Why Facebook and Apple couldn’t lift the Nasdaq Thursday

Despite impressive performance from the FAANG companies, the index gave up ground.
The post Why Facebook and Apple couldn’t lift the Nasdaq Thursday appeared first on The Motley Fool Australia. –

This article was originally published on All figures quoted in US dollars unless otherwise stated.

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This article was originally published on All figures quoted in US dollars unless otherwise stated.

Earnings season has hit top gear for the stocks that make up the largest components of the Nasdaq Composite (NASDAQINDEX: ^IXIC). The Nasdaq has been near all-time record highs, but on Thursday, the index pulled back from what appeared to be the beginning of a record run. As of 12:30 p.m. EDT, the Nasdaq was down more than half a percent after having risen early in the session.

Investors still pay a lot of attention to the FAANG stocks, because they have such a large impact on the entire stock market. Today, investors got a chance to react to earnings reports from Facebook (NASDAQ: FB) and Apple (NASDAQ: AAPL), and even a big gain in one of the stocks wasn’t enough to keep the Nasdaq from losing ground. Below, we’ll take a closer look at the latest from the two powerhouse tech giants to see what they had to say.

Facebook is stronger than ever

Shares of Facebook climbed almost 6% Thursday afternoon. The social media giant’s first-quarter financial report showed just how dominant it has become as a global force in its niche.

Sales at Facebook climbed 48% from year-ago levels, lifted by a 46% rise in advertising revenue. The company implemented excellent cost-containment measures that kept expense expansion to a relatively low 25% figure, and that resulted in net income soaring 94%. Earnings of $3.30 per share were far above expectations and nearly doubled year over year as well.

Facebook’s audience kept growing as the pandemic continued. Daily active users came in at 1.88 billion, up 8% from year-earlier levels. Monthly active users accounted for 2.85 billion people, higher by 10%. When you include the full suite of Facebook’s platforms, including Instagram and WhatsApp, the numbers rise even further to 2.72 billion daily users and 3.45 billion monthly users.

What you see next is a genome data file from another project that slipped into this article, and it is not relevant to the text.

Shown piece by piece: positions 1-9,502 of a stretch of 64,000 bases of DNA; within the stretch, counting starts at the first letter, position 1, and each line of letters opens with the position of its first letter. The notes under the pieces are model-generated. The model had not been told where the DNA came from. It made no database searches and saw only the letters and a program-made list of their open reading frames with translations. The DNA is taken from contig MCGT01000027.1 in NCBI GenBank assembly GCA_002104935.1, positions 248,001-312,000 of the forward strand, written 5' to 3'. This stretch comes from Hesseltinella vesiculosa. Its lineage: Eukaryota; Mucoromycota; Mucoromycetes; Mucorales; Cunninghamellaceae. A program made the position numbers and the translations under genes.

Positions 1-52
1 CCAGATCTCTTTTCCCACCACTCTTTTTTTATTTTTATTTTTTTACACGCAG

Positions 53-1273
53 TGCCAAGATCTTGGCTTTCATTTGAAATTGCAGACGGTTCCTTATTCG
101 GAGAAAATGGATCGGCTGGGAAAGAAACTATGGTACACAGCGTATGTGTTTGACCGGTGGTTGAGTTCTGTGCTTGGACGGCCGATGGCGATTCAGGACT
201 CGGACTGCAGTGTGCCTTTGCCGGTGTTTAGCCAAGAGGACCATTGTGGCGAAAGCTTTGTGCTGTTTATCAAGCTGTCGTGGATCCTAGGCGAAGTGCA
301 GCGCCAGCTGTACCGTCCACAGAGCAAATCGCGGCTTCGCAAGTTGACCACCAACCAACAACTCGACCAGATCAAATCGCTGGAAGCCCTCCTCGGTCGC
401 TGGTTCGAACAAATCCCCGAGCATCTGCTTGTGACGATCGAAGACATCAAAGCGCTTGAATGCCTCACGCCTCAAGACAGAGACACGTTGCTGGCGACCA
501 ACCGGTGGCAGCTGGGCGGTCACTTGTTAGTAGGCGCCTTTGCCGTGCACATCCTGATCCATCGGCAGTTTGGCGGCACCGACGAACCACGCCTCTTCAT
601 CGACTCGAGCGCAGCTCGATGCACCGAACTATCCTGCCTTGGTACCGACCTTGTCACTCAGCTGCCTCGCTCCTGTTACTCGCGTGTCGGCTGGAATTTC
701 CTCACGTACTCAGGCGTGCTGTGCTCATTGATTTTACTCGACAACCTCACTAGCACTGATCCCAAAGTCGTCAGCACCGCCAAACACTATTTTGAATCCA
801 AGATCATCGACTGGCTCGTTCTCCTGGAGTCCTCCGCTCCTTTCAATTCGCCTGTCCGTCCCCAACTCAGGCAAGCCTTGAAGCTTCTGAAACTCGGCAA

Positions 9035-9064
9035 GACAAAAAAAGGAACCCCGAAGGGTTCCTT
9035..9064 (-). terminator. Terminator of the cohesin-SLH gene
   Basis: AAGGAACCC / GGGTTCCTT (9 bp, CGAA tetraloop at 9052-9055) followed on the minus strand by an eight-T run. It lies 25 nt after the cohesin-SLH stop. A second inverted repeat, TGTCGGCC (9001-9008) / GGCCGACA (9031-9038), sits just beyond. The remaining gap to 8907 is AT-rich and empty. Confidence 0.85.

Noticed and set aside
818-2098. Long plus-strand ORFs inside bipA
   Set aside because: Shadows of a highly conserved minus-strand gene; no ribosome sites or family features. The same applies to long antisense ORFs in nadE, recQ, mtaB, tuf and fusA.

In particular, Facebook has seen a huge rebound in advertising revenue in the first quarter of 2021, including a 30% boost in average prices per ad. Further pricing increases could help bolster Facebook’s potential for the rest of the year, and that would be good news for the stock as the company marches toward a $1 trillion market capitalization.

Sweet success for Apple

Elsewhere, Apple also reported favorable financial results. However, the stock price didn’t react the same way, falling about half a percent in early afternoon trading on Thursday.

Apple’s fiscal second-quarter numbers showed many areas of strength. Revenue climbed 54% year over year, with a 62% jump in product-related sales leading the way higher. Service revenue rose as well, albeit by a more modest 27%. Margin performance was noteworthy, as gross margin climbed more than 4 full percentage points.

Apple also held operating expenses in check. Costs climbed just 11% from year-earlier levels. That helped net income more than double from fiscal 2020’s second quarter, and earnings of $1.40 per share were far greater than the roughly $1-per-share consensus among those following the stock.

CEO Tim Cook reported that Apple set new all-time records in the Mac and services segments, and iPhone, wearables, home, and accessories all did better than they had ever done before in a March quarter. However, he also commented on shortages that Apple is facing with respect to vital components, and that could affect the iPad and Mac product lines going forward.

Both Facebook and Apple have growth opportunities that you wouldn’t expect to find in such massive companies. That should keep both FAANG stocks among the most influential in the Nasdaq for a long time to come, even if their strong past performance might make it difficult for their share prices to keep rising at recent rates.

This article was originally published on All figures quoted in US dollars unless otherwise stated.

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Dan Caplinger owns shares of Apple. Randi Zuckerberg, a former director of market development and spokeswoman for Facebook and sister to its CEO, Mark Zuckerberg, is a member of The Motley Fool’s board of directors. The Motley Fool Australia’s parent company Motley Fool Holdings Inc. owns shares of and recommends Apple and Facebook and recommends the following options: short March 2023 $130 calls on Apple and long March 2023 $120 calls on Apple. The Motley Fool Australia has recommended Apple and Facebook. The Motley Fool has a disclosure policy. This article contains general investment advice only (under AFSL 400691). Authorised by Bruce Jackson.

The post Why Facebook and Apple couldn’t lift the Nasdaq Thursday appeared first on The Motley Fool Australia.

This article was originally published on All figures quoted in US dollars unless otherwise stated.

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